On July 1 and again on July 11 in 1974, Michael Koehler recorded Larry Eigner reading twenty-seven of his poems in Swampscott, Massachusetts. The recordings were later released by S Press, as tape number 37 in their series, under the title Larry Eigner: around new / sound daily / means: Selected Poems. A number of university libraries — and of course individuals — own copies of the recording; but it is fairly rare at this point. Among the libraries with a copy is the special collections archive at the University of Connecticut, where the tape was apparently part of the materials Cid Corman gave them to form the Corman Papers there. I located the Eigner recording in the Corman finding aid, asked the UConn librarians to copy it for us at PennSound. (Many thanks for Melissa Watterworth Batt, curator of Literary, Natural History and Rare Books Collections there.) Soon after, with permission from Richard Eigner, Larry's brother and the executor of the poet’s literary estate, we digitized, uploaded and then segmented the recording into individual poems. They are now available for both streaming and downloading at PennSound’s Eigner page.
PennSound has just made available 104 recordings made at the Ear Inn in the early 1990s. These include recordings by Cabri, Child, K. Davies, A. Davies, Derksen, Dewdney, DiPalma, DuPlessis, Farrell, Fitterman, Fodaski, Foster, Fyman, Gander, Gizzi, Goldsmith, Frim, Heller, Hixon, Hoover, Inman, Kalendeck, Killian, A. Kim, Kocik, Kraut, Levy, Lewis, Lubeski, Lusk, Lyons, Mac Low, Matthews, Messerli, Myles, Neilson, O’Brien, Pearson, Price, Raworth, Regan, Rettallack, Richard, Roberson, Rosenfeld, Rower, Sala, Shaw, Sirowitz, Smith, Tillman, Toscano, Venuti, K. Waldrop, R. Waldrop, Wallace, Wheeler, C.D. Wright, J. Williams, Ziolkowski, Zivancevic, Zurawski, and more.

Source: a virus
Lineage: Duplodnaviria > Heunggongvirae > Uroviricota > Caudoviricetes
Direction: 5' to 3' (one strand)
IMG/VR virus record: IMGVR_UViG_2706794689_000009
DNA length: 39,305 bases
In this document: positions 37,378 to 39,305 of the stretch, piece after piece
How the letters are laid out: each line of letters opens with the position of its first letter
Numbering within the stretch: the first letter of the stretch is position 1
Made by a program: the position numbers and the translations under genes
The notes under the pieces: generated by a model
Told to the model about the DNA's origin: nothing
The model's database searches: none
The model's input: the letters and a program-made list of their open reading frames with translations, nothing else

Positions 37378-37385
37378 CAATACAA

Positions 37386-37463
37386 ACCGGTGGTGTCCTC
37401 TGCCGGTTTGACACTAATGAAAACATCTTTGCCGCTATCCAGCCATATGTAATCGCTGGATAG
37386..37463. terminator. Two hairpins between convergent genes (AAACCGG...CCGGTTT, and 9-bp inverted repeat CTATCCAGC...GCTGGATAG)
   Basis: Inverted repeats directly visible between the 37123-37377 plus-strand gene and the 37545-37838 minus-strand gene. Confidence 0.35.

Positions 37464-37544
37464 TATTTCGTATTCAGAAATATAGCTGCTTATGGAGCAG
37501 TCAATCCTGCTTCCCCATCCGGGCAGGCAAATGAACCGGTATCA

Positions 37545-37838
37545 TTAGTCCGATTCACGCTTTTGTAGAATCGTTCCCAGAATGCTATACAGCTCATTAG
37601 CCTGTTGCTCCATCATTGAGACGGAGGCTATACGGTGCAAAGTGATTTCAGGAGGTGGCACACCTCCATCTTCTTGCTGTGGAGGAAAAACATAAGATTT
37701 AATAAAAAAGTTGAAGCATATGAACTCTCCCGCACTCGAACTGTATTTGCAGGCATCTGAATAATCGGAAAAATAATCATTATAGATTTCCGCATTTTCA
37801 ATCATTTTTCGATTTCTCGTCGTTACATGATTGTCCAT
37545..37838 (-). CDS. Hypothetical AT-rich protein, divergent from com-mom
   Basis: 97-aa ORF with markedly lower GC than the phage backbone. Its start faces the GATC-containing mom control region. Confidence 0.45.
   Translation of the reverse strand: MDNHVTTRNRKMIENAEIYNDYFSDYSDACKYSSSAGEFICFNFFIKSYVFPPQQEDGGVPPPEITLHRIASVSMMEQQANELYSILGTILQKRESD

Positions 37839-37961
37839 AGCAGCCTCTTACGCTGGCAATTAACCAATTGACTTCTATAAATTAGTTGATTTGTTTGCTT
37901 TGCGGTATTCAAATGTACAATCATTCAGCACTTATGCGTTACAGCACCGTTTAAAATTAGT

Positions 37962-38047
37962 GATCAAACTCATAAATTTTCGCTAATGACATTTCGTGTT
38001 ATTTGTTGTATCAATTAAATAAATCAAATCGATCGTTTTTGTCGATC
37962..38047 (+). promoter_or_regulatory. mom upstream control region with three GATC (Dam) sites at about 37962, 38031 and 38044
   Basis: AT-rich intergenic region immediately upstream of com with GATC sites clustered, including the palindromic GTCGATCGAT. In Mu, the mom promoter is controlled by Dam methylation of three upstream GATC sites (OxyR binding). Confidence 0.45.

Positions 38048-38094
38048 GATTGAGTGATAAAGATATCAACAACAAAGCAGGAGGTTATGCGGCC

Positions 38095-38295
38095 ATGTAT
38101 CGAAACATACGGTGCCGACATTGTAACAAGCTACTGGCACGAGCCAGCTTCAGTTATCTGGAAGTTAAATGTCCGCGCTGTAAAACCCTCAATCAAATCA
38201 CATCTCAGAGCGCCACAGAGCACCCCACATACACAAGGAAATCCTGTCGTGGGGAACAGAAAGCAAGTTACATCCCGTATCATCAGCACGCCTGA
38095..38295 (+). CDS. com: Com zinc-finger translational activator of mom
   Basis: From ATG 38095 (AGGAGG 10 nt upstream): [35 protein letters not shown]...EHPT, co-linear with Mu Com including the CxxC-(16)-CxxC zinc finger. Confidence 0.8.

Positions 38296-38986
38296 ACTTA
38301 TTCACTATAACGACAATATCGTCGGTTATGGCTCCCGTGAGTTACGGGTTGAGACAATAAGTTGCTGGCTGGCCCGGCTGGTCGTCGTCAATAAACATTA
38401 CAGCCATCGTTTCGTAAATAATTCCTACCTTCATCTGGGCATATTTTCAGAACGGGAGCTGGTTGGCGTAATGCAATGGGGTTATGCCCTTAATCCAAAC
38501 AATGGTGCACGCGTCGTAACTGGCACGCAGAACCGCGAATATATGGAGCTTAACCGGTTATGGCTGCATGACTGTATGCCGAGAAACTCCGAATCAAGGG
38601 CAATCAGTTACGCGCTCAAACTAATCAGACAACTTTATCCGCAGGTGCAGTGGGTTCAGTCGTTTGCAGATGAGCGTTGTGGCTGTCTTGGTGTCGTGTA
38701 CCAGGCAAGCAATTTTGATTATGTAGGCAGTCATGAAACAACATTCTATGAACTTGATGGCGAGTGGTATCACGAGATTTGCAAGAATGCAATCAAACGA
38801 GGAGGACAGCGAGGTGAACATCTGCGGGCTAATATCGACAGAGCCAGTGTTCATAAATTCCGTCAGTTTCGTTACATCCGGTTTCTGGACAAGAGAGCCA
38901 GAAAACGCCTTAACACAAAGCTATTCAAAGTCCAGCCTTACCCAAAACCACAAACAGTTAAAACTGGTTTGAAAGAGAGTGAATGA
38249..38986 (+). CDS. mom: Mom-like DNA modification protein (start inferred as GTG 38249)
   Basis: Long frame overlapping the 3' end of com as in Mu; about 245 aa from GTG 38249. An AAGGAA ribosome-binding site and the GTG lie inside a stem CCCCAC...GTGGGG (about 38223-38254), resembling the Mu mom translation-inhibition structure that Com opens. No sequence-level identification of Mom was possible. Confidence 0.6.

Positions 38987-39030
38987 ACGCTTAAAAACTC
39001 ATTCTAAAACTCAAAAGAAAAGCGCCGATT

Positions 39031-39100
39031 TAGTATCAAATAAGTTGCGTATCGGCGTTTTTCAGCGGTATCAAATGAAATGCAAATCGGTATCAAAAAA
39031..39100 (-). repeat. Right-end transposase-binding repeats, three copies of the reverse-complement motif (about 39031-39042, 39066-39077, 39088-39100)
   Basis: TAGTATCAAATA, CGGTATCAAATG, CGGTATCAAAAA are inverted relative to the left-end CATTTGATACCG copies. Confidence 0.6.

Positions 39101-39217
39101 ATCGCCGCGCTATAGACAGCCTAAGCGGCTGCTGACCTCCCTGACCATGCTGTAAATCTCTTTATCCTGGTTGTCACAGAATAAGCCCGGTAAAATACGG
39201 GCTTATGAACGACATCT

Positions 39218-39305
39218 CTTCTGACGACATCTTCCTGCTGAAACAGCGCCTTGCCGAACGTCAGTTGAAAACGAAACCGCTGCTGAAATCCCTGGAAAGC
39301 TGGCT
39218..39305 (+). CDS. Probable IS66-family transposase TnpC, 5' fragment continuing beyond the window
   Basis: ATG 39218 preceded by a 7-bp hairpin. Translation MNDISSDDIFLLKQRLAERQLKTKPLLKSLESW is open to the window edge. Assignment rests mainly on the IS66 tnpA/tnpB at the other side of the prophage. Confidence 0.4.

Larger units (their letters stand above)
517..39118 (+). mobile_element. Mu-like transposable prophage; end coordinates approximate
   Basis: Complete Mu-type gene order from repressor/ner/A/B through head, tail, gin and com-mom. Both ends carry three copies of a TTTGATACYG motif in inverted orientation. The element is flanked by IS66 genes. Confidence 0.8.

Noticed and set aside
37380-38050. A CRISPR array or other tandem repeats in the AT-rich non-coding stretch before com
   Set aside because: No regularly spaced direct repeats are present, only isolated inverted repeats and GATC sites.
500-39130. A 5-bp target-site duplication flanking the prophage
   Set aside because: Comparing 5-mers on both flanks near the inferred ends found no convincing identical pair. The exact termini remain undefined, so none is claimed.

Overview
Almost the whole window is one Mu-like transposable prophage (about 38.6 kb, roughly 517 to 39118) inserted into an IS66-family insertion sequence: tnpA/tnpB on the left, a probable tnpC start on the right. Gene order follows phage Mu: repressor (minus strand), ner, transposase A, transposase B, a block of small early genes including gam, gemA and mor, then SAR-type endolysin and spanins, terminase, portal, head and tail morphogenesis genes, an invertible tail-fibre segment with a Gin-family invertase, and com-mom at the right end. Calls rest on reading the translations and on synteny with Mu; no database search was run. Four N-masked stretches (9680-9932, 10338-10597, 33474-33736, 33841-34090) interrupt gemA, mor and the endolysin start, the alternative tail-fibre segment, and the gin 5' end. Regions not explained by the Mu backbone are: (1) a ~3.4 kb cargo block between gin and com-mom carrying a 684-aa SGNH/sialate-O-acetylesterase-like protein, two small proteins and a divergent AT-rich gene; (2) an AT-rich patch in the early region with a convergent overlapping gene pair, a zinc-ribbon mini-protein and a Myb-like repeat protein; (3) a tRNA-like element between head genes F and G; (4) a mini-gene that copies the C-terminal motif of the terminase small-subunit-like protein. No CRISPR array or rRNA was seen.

Working with our PennSound audio files, Jhave Johnston has created a prototype mashup machine that enables on overlay of poets’ sounds, with an option to turn on WEAVE, which senses silence (e.g. between lines or stanzas in a performance) and automatically intercuts from one short file segment to another, creating a flow of shifting voices. “I always figured,” says Charles Bernstein, my co-director at PennSound, “that once we had a substantial archive of sound files, the next phase would be for people to use them in novel ways.” “Reminds me,” says Michael S. Hennessey, PennSound’s editor, “of one of my favorite things to do with the site before we switched to the current streaming codec, which doesn't allow for simultaneous play: pull up a few author pages — best of all Christian Bök — and start layering tracks over his cyborg opera beatboxing.” Jhave adds: “My motivation for building it is similar to Michael's: a joy in listening to things overlap.”
We at PennSound have been especially busy in the past few months. Today seemed like the right day to take a look back to our recent acquisitions. So on the front page of Jacket2, in the PennSound box, we published a list of, and links to, these new recordings. You can also have a look at the list here.
Today we’re pleased to announce the launch of PennSound Radio, a 24-hour stream of readings and conversations from the PennSound poetry archive. Our daily schedule includes rebroadcasts of such series as Live at the Writers House, Charles Bernstein's Close Listening, and Leonard Schwartz's Cross-Cultural Poetics, as well as a curated selection of our favorite performances. You can play PennSound Radio through iTunes on your computer, or by installing the free TuneIn app on your iPhone, BlackBerry, or Android device. Listen at work! At home! At the gym! While rebuilding a transmission! And while you're at it, follow us on Twitter (@PennSoundRadio) to keep up with all of our new programs and special features.
PennSound’s new John Kinsella page features three recordings. One is a reading he gave at Buffalo in September of 1996, introduced by Susan Schultz (5:11): MP3 .
Here are poems Kinsella read:
Warhol at Wheatlands (2:53): MP3 Bluff Knoll Sublimity (2:54): MP3 Aspects of the Pagan (4:43): MP3 Editing (0:51): MP3 Disclaimers (2:19): MP3 Echidna (2:45): MP3 from “Syzygy” (4:57): MP3 Skeleton weed / generative grammar (3:35): MP3
He also took a moment to comment on the tradition of classical poetry in Australia and the slaughter of aboriginal peoples (1:05): MP3. The complete reading (26:19): MP3 is of course available also, but note that the recording cuts off at 26:19.